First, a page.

On the other hand, in the agreement, shall not contain any particulars which differ in any material way from the particulars contained in the written statement or statements served on the hirer pursuant to Section 4(1)(a) or 4(1)(b) . Then, A hire-purchase agreement that contravenes Subsection (1) shall be void and the owner who enters into hire-purchase agreement in contravention of Subsection (1) shall be notwithstanding that the hire-purchase agreement is void, be guilty of an offence under this Act.

Part 2

In this part, I will discuss the elements of hire-purchase contract and normal contract. The first essential elements of valid contract is offer and acceptance. In the agreement , there must be a ‘lawful offer’ and a ‘lawful acceptance’ of the offer . The adjective ‘lawful’ implies that the offer and acceptance must satisfy the requirements of the contract act in relation thereto. Both contract should have offer and acceptance which is the seller and the buyer are agree with the contract and goods are ready to sold.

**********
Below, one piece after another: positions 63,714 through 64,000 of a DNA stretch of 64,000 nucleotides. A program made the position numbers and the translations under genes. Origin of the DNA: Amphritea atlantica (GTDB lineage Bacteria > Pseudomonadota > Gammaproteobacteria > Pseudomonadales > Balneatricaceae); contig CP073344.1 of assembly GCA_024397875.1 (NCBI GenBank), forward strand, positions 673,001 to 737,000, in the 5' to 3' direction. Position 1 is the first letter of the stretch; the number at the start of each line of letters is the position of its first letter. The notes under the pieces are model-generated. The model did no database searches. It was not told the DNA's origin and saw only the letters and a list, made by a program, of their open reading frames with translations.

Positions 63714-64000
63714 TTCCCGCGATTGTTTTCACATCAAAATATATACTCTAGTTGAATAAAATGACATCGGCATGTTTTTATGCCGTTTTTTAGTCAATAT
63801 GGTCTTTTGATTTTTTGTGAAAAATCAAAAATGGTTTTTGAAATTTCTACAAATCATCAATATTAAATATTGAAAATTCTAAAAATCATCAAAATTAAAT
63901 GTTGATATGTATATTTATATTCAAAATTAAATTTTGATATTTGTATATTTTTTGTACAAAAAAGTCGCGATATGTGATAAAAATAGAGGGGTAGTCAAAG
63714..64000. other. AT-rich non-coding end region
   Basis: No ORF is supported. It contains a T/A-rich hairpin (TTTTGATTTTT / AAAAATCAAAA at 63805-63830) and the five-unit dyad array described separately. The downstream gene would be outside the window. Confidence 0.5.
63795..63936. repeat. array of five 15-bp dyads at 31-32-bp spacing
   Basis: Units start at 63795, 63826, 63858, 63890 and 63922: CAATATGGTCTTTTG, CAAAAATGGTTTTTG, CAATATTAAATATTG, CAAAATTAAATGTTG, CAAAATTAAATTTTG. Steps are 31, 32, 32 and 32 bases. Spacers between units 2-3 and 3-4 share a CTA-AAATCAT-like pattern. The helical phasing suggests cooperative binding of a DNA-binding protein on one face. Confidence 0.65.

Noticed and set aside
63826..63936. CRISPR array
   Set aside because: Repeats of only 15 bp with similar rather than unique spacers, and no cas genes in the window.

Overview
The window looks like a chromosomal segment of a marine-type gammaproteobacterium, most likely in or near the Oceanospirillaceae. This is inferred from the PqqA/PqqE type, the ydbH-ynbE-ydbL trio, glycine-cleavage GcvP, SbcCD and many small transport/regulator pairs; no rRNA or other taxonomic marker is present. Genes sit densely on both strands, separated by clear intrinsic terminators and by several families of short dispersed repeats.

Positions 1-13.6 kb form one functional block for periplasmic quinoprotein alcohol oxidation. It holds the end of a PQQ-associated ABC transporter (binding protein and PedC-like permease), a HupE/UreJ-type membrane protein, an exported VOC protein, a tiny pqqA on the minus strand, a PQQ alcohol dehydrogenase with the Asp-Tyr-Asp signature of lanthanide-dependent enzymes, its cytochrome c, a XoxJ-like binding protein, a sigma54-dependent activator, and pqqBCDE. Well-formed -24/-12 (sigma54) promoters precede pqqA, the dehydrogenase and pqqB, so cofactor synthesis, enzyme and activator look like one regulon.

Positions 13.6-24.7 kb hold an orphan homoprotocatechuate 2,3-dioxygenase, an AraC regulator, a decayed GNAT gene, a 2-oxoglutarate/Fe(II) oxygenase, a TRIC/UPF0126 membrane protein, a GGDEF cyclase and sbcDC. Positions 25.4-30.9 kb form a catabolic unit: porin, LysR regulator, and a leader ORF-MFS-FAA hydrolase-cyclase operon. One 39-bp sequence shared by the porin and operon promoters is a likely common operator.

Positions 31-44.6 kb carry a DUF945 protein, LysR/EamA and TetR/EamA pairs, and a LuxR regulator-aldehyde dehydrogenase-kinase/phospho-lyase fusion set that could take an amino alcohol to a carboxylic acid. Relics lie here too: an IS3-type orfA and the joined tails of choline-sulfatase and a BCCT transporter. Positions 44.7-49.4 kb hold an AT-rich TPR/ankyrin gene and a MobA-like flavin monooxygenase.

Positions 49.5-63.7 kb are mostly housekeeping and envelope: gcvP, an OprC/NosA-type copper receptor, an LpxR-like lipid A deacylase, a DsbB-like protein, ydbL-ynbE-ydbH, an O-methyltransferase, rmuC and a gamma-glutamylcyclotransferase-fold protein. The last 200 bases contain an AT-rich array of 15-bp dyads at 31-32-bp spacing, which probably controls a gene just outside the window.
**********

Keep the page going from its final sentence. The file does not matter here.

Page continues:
The second elements is intention to create legal relations. In the contract, there must be an intention among parties that both agreement should be attached by legal consequences and create legal obligations. Moreover, agreements of social or domestic nature do not contemplate legal relations, and such they do not give rise to a contract. Moreover, an agreement to dine at a friend’s house in not an agreement intended to create legal relationship and thus do not result in contracts. Both hire-purchase contract and normal contract should have intention to create legal relations.